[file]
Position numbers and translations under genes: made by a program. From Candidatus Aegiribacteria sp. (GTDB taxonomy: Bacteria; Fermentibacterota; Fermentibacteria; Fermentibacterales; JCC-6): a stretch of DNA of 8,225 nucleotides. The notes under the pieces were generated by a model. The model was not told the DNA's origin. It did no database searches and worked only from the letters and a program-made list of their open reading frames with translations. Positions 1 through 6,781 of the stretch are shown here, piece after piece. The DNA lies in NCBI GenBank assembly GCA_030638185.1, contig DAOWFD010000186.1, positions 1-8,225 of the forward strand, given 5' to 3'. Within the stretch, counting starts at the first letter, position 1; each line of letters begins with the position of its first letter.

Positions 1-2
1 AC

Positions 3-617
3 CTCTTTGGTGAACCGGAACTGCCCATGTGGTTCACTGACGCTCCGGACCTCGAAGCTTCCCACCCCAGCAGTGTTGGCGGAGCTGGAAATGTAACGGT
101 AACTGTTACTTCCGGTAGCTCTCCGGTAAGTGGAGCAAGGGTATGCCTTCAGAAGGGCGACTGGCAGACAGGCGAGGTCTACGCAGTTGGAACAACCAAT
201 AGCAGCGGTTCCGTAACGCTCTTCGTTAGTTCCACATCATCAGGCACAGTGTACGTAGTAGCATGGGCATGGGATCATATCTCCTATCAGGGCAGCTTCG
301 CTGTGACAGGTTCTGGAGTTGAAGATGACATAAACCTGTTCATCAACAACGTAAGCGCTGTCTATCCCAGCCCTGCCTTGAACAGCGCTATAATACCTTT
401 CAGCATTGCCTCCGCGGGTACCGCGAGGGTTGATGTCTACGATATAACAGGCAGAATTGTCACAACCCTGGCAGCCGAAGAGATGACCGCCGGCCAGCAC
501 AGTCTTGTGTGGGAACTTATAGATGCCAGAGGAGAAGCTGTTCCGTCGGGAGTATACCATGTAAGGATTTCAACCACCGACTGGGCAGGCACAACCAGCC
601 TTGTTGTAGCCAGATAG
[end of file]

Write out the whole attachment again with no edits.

Position numbers and translations under genes: made by a program. From Candidatus Aegiribacteria sp. (GTDB taxonomy: Bacteria; Fermentibacterota; Fermentibacteria; Fermentibacterales; JCC-6): a stretch of DNA of 8,225 nucleotides. The notes under the pieces were generated by a model. The model was not told the DNA's origin. It did no database searches and worked only from the letters and a program-made list of their open reading frames with translations. Positions 1 through 6,781 of the stretch are shown here, piece after piece. The DNA lies in NCBI GenBank assembly GCA_030638185.1, contig DAOWFD010000186.1, positions 1-8,225 of the forward strand, given 5' to 3'. Within the stretch, counting starts at the first letter, position 1; each line of letters begins with the position of its first letter.

Positions 1-2
1 AC

Positions 3-617
3 CTCTTTGGTGAACCGGAACTGCCCATGTGGTTCACTGACGCTCCGGACCTCGAAGCTTCCCACCCCAGCAGTGTTGGCGGAGCTGGAAATGTAACGGT
101 AACTGTTACTTCCGGTAGCTCTCCGGTAAGTGGAGCAAGGGTATGCCTTCAGAAGGGCGACTGGCAGACAGGCGAGGTCTACGCAGTTGGAACAACCAAT
201 AGCAGCGGTTCCGTAACGCTCTTCGTTAGTTCCACATCATCAGGCACAGTGTACGTAGTAGCATGGGCATGGGATCATATCTCCTATCAGGGCAGCTTCG
301 CTGTGACAGGTTCTGGAGTTGAAGATGACATAAACCTGTTCATCAACAACGTAAGCGCTGTCTATCCCAGCCCTGCCTTGAACAGCGCTATAATACCTTT
401 CAGCATTGCCTCCGCGGGTACCGCGAGGGTTGATGTCTACGATATAACAGGCAGAATTGTCACAACCCTGGCAGCCGAAGAGATGACCGCCGGCCAGCAC
501 AGTCTTGTGTGGGAACTTATAGATGCCAGAGGAGAAGCTGTTCCGTCGGGAGTATACCATGTAAGGATTTCAACCACCGACTGGGCAGGCACAACCAGCC
601 TTGTTGTAGCCAGATAG